Uyghur rights and China
January 15, 2014 | openDemocracy | By Henryk Szadziewski
In the first few days of the new year, I had a conversation with a refugee from the era of Polish communism. A former teacher, my friend described how the Soviets had set about undermining Polish culture: “The communists tried to stop us from speaking Polish and told the staff at my school that we couldn’t be Catholics. It’s very difficult to describe how terrifying it is to lose control over something as fragile as your identity.”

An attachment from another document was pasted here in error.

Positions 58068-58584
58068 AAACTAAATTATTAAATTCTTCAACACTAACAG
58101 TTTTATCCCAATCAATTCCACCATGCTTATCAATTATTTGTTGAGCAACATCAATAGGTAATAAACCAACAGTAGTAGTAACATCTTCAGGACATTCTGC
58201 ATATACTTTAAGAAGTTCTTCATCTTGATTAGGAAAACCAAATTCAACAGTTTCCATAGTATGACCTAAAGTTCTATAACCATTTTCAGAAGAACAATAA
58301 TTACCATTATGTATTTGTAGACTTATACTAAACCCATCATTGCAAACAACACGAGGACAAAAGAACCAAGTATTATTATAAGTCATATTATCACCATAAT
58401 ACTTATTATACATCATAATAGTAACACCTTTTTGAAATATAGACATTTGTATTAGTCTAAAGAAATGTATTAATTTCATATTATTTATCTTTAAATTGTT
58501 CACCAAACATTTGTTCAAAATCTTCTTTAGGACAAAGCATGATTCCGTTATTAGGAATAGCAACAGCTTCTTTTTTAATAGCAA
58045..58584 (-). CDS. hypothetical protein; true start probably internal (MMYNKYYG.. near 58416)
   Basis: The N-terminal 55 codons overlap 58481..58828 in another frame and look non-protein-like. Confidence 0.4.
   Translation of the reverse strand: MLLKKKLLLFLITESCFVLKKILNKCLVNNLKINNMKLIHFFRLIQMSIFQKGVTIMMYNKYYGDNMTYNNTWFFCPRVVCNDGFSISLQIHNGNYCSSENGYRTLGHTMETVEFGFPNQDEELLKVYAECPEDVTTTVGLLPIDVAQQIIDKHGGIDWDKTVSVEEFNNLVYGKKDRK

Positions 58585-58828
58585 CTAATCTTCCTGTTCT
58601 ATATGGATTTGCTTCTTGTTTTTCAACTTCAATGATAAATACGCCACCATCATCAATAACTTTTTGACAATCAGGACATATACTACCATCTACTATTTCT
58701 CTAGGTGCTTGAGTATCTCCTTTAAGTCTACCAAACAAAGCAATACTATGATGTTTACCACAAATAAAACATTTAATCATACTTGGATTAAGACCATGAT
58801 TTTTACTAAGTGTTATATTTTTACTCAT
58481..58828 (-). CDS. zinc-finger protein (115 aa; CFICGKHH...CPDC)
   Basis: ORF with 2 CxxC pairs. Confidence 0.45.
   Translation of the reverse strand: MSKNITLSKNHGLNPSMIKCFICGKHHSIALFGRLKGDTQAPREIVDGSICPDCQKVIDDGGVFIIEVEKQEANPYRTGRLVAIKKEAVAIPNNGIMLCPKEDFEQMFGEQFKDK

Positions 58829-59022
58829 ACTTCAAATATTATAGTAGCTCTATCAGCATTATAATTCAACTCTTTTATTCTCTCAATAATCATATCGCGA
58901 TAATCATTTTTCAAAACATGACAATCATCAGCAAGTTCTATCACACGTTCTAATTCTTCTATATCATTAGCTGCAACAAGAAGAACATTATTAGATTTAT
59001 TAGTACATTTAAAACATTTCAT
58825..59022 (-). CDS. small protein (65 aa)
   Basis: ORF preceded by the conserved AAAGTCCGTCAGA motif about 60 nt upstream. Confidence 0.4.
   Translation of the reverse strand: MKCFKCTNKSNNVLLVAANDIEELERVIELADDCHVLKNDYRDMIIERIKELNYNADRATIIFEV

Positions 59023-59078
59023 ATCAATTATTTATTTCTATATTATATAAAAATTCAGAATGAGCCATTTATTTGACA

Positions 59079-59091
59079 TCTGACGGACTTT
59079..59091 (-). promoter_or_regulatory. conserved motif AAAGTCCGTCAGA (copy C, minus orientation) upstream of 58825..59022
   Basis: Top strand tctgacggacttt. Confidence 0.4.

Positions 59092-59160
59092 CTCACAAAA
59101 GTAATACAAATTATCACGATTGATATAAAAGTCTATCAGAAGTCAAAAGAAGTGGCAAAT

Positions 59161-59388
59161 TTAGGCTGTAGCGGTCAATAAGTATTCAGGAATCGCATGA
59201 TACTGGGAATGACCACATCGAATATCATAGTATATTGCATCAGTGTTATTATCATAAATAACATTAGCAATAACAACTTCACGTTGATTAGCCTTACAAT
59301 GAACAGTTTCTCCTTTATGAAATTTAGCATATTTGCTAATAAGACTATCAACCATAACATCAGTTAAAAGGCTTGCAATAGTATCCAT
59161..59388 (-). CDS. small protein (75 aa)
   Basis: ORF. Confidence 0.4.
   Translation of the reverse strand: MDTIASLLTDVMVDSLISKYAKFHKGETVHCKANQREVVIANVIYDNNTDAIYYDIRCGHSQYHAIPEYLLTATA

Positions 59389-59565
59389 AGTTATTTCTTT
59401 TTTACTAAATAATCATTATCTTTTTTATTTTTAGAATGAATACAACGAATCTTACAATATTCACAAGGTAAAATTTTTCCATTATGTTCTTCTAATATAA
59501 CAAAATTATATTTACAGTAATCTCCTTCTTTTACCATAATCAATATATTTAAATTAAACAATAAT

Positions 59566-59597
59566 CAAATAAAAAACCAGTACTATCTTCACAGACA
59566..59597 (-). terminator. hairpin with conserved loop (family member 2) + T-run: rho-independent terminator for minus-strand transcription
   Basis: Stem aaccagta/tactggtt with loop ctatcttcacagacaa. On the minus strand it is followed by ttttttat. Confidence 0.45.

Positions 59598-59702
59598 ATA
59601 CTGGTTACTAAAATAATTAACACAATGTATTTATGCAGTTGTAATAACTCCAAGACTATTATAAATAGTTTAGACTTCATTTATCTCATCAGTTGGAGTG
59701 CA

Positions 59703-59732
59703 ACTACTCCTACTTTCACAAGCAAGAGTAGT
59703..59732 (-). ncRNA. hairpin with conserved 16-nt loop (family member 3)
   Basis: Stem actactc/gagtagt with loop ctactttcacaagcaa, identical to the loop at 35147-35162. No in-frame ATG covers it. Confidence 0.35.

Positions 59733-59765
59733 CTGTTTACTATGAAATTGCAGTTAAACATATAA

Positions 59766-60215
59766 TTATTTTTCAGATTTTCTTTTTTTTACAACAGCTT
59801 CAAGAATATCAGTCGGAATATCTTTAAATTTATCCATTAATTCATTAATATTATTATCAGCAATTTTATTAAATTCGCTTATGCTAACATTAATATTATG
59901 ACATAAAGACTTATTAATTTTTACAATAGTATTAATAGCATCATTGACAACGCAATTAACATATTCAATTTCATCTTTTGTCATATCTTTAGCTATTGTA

To anyone who follows the issue of the Uyghur people living in the north-west of the People’s Republic of China (or what the Uyghurs themselves regard as East Turkestan), concerns over cultural loss through government restrictions placed on language use and religious practice are familiar. In specific reference to the Uyghurs, the scholar Arienne Dwyer identified these two aspects of identity as cornerstones of Uyghur distinctiveness.
Read the full op-ed here: https://www.opendemocracy.net/en/uyghur-rights-and-china/